By OnMilwaukee Staff Writers   Published Jun 01, 2006 at 5:37 AM

In recent Milwaukee Challenges, we've compared beer, coffee, custard and pizza. But pitting Milwaukee's best wines against each other in a taste test was particularly challenging -- because Milwaukee doesn't have any wineries within city limits.

So we expanded our search radius a bit and compared Cedar Creek's Settlement Gold from Cedarburg and Vetro's White Zinfandel from Concord (which is near Sullivan). As the two vineyards closest to Milwaukee, we put their most similar wines to the test -- and the results were unanimous: the five members of our editorial staff, admittedly not connoisseurs, tepidly chose Cedar Creek as the better vino. Here's why:

Julie Lawrence
Staff Writer
Pick: Cedar Creek

With the weather warming and the time for picnics upon us, both the Cedar Creek Settlement Gold and the Vetro White Zinfandel could adequately complement any lunch in the park. Although not a white wine drinker by nature, I'd have to say that the Cedar Creek appealed to my palate more than the Vetro due to its fresh, crisp taste and a sweetness that was at times disguised by the addition of fruit flavors.

While both were very sweet, the Vetro smelled and tasted more like sugar -- actually, more like a wine cooler -- while the Cedar Creek, which hinted at pear and peach, was slightly tangy. Both options might prove to be a bit much on their own, but if a light picnic in the park is in your future, the Cedar Creek is a refreshing choice.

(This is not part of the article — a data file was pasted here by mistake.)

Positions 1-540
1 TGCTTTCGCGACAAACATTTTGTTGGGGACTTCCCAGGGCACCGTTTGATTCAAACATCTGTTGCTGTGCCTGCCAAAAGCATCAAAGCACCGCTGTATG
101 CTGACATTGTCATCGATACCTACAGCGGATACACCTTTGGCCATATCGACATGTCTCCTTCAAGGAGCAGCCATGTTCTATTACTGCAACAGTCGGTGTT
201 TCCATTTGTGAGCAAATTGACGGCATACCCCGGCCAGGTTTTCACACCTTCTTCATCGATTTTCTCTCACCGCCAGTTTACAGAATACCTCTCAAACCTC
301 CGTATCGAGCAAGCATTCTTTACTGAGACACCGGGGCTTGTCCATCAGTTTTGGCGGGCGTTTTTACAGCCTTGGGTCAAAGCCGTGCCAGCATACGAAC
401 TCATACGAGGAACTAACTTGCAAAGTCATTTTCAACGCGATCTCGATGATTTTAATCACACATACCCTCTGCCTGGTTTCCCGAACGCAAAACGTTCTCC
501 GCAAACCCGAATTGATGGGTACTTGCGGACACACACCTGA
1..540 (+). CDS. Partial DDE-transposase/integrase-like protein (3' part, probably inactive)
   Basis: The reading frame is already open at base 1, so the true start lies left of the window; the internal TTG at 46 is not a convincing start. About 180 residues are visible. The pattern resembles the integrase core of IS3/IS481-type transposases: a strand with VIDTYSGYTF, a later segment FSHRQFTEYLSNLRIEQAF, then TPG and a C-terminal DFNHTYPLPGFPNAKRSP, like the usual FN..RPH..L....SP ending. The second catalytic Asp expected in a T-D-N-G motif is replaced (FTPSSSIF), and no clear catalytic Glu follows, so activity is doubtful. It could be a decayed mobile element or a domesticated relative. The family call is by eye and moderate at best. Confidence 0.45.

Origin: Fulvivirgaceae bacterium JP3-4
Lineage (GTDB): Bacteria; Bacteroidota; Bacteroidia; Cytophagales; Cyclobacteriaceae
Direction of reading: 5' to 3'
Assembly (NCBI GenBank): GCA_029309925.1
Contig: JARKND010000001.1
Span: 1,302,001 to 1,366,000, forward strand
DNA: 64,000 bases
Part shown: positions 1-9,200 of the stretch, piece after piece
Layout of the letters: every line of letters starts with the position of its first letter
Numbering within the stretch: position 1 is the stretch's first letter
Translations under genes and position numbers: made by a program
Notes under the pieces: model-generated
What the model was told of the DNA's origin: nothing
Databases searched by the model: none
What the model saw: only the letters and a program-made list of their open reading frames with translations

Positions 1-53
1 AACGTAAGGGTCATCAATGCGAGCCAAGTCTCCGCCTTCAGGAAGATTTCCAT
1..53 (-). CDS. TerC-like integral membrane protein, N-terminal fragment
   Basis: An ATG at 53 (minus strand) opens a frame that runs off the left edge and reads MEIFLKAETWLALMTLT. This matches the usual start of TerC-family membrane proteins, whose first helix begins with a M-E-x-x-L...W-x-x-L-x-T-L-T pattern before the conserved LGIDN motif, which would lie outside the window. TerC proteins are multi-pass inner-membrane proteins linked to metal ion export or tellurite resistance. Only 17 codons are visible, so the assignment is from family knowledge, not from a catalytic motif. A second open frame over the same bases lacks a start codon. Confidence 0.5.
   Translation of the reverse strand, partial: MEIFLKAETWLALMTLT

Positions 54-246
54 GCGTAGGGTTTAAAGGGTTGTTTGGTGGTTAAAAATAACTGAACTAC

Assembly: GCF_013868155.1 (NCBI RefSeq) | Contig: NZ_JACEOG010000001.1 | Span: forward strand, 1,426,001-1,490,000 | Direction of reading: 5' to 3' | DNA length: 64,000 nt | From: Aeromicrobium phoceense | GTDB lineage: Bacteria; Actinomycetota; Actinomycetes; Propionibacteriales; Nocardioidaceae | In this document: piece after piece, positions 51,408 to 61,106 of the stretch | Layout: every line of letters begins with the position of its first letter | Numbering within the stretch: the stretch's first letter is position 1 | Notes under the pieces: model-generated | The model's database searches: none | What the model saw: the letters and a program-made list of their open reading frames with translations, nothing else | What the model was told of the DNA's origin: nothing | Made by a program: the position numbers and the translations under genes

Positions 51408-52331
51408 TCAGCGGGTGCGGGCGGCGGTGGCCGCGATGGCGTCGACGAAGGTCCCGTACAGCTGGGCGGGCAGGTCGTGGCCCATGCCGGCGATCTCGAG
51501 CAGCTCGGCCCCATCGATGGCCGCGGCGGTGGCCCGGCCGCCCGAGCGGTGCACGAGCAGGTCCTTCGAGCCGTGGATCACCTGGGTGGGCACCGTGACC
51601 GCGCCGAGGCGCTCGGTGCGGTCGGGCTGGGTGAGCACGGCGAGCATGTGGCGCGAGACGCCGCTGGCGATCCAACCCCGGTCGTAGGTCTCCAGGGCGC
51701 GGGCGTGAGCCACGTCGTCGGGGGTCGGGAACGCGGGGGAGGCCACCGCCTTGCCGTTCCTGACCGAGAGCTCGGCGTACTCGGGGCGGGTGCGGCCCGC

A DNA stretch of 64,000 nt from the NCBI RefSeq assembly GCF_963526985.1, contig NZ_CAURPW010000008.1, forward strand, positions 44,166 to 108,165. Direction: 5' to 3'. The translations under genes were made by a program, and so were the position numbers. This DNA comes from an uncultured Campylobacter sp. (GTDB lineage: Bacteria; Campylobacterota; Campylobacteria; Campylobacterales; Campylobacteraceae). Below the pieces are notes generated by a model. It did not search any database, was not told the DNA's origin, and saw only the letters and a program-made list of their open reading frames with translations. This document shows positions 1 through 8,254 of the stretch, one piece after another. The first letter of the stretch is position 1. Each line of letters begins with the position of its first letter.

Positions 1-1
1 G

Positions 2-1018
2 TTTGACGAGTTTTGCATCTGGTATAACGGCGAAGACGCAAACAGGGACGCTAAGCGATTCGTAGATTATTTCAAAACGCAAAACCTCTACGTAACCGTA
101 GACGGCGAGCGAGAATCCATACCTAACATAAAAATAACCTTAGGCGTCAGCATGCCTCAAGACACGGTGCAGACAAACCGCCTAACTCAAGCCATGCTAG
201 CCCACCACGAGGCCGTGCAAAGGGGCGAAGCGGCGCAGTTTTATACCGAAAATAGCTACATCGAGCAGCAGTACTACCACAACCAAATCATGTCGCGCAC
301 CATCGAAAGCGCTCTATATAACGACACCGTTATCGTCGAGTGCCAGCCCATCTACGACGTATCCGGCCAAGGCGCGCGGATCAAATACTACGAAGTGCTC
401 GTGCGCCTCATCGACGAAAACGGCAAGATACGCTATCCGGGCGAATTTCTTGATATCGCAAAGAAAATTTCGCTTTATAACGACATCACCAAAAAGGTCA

Drew Olson
Senior Editor
Pick: Cedar Creek

It wasn't really close. The Zinfandel looked cloudy in the glass and the texture was a bit on the oily side. The taste wasn't horrible. It could stand up to a strong-tasting fish, but it wasn't something I'd go out of my way to buy. The Cedar Creek offering was more clear and it had a hint of a tropical fruit flavor that made it seem like a solid choice for dessert or for starting out the evening at a backyard barbecue.

Molly Snyder Edler
Staff Writer
Pick: Cedar Creek

Being a red wine drinker, I was not particularly fond of either bottle. Both were light in color and looked promising in the glass, but neither was worth a second sip, in my opinion. They were both way too sweet and it took way too long to rid my mouth of their aftertaste. If trapped on a desert island with only one of the two bottles, I would probably pick the Cedar Creek because it was a less syrupy. But then again, drinking wine in the blazing, hot sun is never a good idea -- even if it sounds like one at the time.

Bobby Tanzilo
Managing Editor
Pick: Cedar Creek

Although the Cedar Creek Settlement Gold -- which is made from a blend of Seyval Blanc and Vidal grapes from New York -- had a sweeter aroma, the Vetro White Zinfandel was the sweeter, fruitier wine and had a more pleasingly golden color and more alluring body. The Vetro Zin however had a touch of alcohol in the aroma, perhaps due to the fact that its alcohol content is two points higher than the Cedar Creek.

While both would do best paired with desserts rather than with main courses, neither is terribly pleasing as a stand-alone quaff. To me there isn't a hands-down winner or loser, but in a pinch I'd choose the Cedar Creek.

Andy Tarnoff
Pick: Cedar Creek

I'm sad to say that this was a choice of the lesser of two evils. Both wines reminded me of a screw-top bottle of Boone's I bought back in college. But once I got over the memory of that hangover, the Cedar Creek was generally more pleasant and drinkable. It was significantly more fruity that the Vetro, which had a bitter aftertaste. While the Vetro actually smelled more like a white wine, it was unexpectedly sweet and carbonated. In short, it tasted extremely cheap.

The Cedar Creek basically tasted like the syrup in a can of fruit cocktail, but had flavors that reminded me of a Pinot Grigio. It also tasted cheap, but wasn't especially offensive -- just somewhat blasé. I'd take it to a picnic or drink it with a dessert -- but only if it was the only wine available.